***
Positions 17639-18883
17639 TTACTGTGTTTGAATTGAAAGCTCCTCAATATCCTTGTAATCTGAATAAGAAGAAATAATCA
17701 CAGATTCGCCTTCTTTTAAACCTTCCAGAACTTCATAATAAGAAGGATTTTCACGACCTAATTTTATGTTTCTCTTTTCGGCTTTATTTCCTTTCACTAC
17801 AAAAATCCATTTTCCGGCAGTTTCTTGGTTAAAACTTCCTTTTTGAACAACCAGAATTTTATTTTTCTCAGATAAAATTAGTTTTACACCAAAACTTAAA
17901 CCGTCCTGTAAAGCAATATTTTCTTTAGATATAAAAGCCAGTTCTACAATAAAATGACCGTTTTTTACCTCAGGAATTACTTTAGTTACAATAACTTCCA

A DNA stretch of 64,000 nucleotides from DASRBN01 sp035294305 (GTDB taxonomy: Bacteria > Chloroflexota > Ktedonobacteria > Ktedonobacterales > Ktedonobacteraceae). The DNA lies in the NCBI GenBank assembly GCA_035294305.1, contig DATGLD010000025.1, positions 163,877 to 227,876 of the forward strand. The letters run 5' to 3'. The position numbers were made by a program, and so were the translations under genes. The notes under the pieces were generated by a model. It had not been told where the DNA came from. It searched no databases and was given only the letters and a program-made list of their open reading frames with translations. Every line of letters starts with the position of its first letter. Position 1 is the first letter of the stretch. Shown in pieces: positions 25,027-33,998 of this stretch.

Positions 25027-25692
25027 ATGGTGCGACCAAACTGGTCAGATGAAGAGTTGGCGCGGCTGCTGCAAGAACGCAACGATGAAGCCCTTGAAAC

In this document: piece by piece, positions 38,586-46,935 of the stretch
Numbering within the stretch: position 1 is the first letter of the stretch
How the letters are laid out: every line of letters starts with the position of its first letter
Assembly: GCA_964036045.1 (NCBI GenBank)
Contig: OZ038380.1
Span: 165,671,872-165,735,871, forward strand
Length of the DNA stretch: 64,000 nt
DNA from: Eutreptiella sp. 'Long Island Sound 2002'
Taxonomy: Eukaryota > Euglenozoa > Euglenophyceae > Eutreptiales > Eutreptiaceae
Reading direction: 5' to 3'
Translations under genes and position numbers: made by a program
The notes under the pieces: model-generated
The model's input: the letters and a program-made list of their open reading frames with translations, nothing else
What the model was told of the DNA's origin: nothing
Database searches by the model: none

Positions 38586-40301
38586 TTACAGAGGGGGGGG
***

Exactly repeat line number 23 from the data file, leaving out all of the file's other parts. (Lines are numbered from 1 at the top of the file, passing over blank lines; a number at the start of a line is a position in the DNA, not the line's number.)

Database searches by the model: none